PENNSYLVANIA Former rival endorses Casey for U.S. Senate

Ex-treasurer Hafer says Casey is the Democrats' best hope of beating Santorum.
HARRISBURG (AP) -- State Treasurer Robert P. Casey Jr. picked up an endorsement for his U.S. Senate campaign Tuesday from former treasurer Barbara Hafer, who hailed Casey as the Democratic Party's best hope of unseating Republican incumbent Rick Santorum next year.
Hafer was Casey's prospective rival for the Democratic nomination for Senate until Gov. Ed Rendell persuaded her to step aside in March.
She announced her endorsement in an e-mail message to about 35,000 party activists that also urged recipients to demonstrate their support for Casey by making $50 donations to his campaign.
"If we are going to retire Rick Santorum, the Democratic Party must stand united in supporting a candidate that can score a win for Pennsylvania families," she said.
Senate Minority Leader Harry Reid, D-Nev., and other national Democratic leaders recruited Casey, the late governor's son who has won three statewide elections since 1996, to take on Santorum, the Senate's third-ranking Republican.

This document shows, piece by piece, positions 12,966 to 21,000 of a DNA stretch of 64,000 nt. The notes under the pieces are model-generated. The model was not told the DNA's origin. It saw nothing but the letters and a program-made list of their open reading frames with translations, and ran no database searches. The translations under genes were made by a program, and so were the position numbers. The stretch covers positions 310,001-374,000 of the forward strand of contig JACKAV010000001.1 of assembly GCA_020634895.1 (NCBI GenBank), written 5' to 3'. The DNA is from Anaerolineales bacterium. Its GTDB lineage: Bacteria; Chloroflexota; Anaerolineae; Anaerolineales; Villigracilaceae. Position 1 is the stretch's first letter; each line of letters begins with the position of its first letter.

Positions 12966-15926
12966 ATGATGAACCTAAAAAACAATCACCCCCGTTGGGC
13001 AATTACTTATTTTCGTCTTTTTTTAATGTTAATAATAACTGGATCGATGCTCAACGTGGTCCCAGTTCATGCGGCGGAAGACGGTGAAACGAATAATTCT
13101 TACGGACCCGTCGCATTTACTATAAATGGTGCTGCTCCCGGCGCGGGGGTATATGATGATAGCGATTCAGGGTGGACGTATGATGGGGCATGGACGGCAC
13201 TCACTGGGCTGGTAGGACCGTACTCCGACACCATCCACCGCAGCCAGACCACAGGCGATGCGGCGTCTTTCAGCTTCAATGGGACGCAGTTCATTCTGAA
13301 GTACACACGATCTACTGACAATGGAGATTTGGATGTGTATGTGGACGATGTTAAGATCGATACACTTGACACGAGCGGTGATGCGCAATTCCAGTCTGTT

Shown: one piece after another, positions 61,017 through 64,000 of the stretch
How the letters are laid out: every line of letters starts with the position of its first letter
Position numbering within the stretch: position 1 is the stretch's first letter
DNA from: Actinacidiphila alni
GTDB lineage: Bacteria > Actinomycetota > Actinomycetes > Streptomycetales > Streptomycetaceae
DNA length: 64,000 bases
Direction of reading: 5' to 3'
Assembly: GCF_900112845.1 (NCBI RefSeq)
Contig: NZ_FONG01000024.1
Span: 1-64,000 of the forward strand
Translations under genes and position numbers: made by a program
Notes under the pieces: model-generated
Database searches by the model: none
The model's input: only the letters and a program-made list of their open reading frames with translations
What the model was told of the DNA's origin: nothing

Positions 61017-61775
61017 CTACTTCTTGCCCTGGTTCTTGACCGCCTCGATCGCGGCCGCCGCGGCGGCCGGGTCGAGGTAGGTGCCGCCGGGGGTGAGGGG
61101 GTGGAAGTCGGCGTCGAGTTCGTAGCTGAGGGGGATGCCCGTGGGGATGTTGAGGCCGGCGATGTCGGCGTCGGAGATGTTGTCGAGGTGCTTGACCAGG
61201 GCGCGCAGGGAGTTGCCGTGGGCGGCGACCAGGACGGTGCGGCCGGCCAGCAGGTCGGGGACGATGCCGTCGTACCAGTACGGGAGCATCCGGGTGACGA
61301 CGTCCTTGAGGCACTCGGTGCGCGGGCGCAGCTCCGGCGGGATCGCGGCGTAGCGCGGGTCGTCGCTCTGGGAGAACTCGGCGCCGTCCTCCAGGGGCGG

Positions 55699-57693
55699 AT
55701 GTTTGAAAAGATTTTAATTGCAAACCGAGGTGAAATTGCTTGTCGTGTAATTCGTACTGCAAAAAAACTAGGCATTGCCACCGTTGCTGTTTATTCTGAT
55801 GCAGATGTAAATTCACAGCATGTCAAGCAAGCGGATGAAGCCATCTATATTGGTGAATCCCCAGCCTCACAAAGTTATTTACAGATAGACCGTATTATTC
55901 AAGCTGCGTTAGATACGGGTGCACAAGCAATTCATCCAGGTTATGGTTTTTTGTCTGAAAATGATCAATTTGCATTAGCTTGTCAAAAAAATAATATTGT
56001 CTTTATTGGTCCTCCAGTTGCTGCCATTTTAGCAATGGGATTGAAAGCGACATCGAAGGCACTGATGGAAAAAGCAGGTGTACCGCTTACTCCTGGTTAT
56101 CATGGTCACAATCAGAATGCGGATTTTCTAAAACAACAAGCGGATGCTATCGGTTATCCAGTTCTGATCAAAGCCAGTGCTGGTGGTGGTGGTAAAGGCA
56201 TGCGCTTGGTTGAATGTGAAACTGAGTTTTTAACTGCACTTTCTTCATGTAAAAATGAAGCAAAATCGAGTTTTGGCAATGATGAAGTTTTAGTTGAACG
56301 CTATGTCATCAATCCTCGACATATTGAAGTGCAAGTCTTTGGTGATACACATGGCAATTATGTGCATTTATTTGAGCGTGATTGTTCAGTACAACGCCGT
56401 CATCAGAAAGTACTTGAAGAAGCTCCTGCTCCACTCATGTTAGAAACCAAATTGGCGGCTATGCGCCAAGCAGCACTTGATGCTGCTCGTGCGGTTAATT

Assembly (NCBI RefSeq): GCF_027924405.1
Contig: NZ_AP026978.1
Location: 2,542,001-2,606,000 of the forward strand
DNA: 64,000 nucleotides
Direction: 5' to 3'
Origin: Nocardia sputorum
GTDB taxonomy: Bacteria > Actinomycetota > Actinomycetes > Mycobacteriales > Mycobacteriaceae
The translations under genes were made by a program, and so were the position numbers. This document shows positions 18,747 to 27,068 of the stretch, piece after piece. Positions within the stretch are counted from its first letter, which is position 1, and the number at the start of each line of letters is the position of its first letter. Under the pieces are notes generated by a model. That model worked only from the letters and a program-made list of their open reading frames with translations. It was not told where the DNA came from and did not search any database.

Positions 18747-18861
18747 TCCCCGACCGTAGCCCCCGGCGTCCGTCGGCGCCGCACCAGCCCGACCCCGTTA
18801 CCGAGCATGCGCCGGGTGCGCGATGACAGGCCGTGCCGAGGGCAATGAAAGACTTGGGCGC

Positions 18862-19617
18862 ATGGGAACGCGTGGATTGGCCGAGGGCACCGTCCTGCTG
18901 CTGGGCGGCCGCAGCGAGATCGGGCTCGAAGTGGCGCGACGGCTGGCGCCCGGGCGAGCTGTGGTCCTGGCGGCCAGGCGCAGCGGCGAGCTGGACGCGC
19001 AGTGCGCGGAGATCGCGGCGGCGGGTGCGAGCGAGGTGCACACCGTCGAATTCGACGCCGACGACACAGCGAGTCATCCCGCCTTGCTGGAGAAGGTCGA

Abortion rights
Hafer's prospective candidacy posed the threat of a divisive primary battle over abortion rights, which she supports and Casey opposes. She had even accepted help in the form of money and staff from Emily's List, an abortion-rights group in Washington, in organizing her campaign.
In her message, Hafer mentioned the abortion issue only indirectly but stressed his support for public financing of family-planning services and "contraceptive equity" in health insurance coverage. In a telephone interview, she said the fact that both Casey and Santorum oppose abortion rights "removes that issue" from a head-on race between the two men.
She acknowledged that Casey faces opposition in the Democratic primary from a political newcomer who favors abortion rights -- Philadelphia college professor Chuck Pennacchio -- but said she is confident Casey will be nominated.
"The overriding issue for Democrats is to beat Santorum," she said.
Santorum heads into his second re-election campaign with a huge financial advantage. He raised nearly $2 million between Jan. 1 and March 31 and had $2.8 million on hand at the end of the reporting period, according to the report he filed with the Federal Election Commission.
Casey raised about $90,000 during the same period, and Pennacchio raised about $1,400, according to their FEC filings.

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